That Dirty Dog Nicotine!

Artist Statement

Jacob Stephens, in Mrs. Ziegler’s Twin Valley High School Art 1 Class, 3D Mixed Media, Feb. 17, 2011


I created this Joseph Cornell inspired box to convey my belief that smoking and other destructive, constricting, and or addictive habits and behaviors cover up and keep a person from seeing the full extent of beauty that life has to offer.

Top Layer / Initial Reaction

The top layer represents struggle.  When a person initially looks into my box they see much black, grey and white, (to represent dullness) with hints of color and life hidden underneath the mesh ridden bondage.  A black and white picture of an ugly man smoking (addiction isn’t impressing or attracting anyone, it’s not worth it, social and emotional harm) with a sarcastic comment regarding smoking’s glamour (hinting to society’s tendency to make destructive habits the “cool” thing to do), and a tar filled lung on the left with tufts of smoking rising out of it, representing the physical and mental harm these habits cause. The cigarette hanging from the left side of my box represents smoking, or whatever harmful habit a person may be consumed with.  It reads “ Throw this away to let go of your struggles and reveal All life has to offer.”  There is a knot on the right outer wall of the box with a sign hanging from it that reads “TRASH”. 


If the cigarette is placed into the trash, (symbolic of ridding yourself of the addiction or whatever harmful thing it may be) the lower layer of the box is revealed, representing discovery, paradise, happiness, success, and life. The entire inside walls of the box are layered with pieces of art depicting paradise, cities, nature, and companionship, a man rowing boat, a house by the river, a meadow, the forest, fruit, and a New York key chain, a map of the California coast, and one of Utah’s wild, a Native American chief, feather, and shells to represent a simple, natural, and spiritual lifestyle, but some of these things are unfortunately mostly covered by the nasty lung, (representing that not all things may be possible to regain after an addiction or mistake, the ability to speak could be lost in a drunk driving crash, it could become illegal for someone to teach if they drink underage, or they could get lung cancer and despite giving smoking up, that consequence will never leave them).  There is a bobby pin and ring of brass placed in the center of the large compartment to represent a sextant, which is a device used for navigation. (discovery and exploration are invigorating and wonderful things).  There is a running medal in the top that represents health, energy, competition, and games.  A shell and palm tree to represent paradise, and I used a book cover with a picture of two people on a beach together (to represent the beauty of relationship) as the floor of my project. The chain and knot in the top right of my box are visible before and after the addiction is lifted, this represents the lasting memory, damage, and gained wisdom of going through hardship.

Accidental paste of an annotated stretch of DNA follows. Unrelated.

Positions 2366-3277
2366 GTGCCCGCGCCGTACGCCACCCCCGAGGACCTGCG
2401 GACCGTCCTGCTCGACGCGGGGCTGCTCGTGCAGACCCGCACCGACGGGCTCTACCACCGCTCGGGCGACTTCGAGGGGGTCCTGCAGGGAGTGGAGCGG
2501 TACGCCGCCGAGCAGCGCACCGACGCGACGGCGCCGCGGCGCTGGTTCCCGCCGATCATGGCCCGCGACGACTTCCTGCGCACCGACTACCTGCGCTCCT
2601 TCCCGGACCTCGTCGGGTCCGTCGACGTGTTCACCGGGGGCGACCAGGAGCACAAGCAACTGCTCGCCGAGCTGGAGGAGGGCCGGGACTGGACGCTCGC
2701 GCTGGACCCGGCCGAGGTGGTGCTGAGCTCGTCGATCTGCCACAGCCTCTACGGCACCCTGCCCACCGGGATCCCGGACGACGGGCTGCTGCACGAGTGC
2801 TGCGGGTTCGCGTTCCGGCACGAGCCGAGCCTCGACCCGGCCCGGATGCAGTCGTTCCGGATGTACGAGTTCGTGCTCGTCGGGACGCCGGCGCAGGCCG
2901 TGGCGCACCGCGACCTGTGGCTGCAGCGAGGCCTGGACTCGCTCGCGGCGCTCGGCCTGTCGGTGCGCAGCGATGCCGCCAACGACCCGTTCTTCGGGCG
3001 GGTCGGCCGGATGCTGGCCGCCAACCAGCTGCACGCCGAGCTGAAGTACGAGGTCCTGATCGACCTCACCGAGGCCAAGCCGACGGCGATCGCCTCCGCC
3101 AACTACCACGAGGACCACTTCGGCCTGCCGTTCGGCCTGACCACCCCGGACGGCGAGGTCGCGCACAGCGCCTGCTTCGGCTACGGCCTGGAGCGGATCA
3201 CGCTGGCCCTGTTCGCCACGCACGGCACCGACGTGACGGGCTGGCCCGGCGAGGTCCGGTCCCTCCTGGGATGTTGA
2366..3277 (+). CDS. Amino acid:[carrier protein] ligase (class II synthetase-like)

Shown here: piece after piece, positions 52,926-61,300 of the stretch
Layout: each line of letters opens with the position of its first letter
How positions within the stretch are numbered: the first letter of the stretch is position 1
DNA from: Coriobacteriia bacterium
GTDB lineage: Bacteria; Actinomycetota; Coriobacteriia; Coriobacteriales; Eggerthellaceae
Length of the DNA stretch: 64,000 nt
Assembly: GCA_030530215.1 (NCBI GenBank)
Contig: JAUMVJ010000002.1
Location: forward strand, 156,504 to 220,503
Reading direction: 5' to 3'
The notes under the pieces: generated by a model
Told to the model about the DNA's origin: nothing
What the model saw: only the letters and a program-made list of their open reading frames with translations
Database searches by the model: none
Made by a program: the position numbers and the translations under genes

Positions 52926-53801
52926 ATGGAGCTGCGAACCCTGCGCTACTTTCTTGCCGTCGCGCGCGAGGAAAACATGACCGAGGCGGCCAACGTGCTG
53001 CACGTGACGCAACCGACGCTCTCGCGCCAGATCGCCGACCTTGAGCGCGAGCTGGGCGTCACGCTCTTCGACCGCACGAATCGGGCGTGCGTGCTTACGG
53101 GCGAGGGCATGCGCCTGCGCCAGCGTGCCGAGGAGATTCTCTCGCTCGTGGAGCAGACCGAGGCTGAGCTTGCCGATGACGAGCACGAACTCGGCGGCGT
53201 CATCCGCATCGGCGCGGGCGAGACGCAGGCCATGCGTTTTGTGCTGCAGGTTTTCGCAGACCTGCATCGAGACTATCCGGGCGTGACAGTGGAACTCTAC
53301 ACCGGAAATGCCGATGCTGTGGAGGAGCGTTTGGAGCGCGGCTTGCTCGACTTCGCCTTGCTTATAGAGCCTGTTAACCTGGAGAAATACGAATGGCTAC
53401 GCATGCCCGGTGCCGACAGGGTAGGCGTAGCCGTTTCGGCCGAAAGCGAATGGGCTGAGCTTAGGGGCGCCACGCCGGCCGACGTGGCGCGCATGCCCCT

Big Idea

There is text inside the lower layer that reads from top down “truly great LIFE, more Persons should know” meaning that there is absolutely phenomenal life within everyone’s reach, but they have to dispose of what is holding them back first, and there are far many more people that deserve and should know such truly great life that is allowed by keeping yourself from such destructive habits.

Lesson Learned

 I think that art can be a great way to get through to people who are closed to talking about their struggles.  Art can capture one’s attention, it sneaks through a person’s defenses and can speak directly to the heart when powerful and passionate enough.

Visual Arts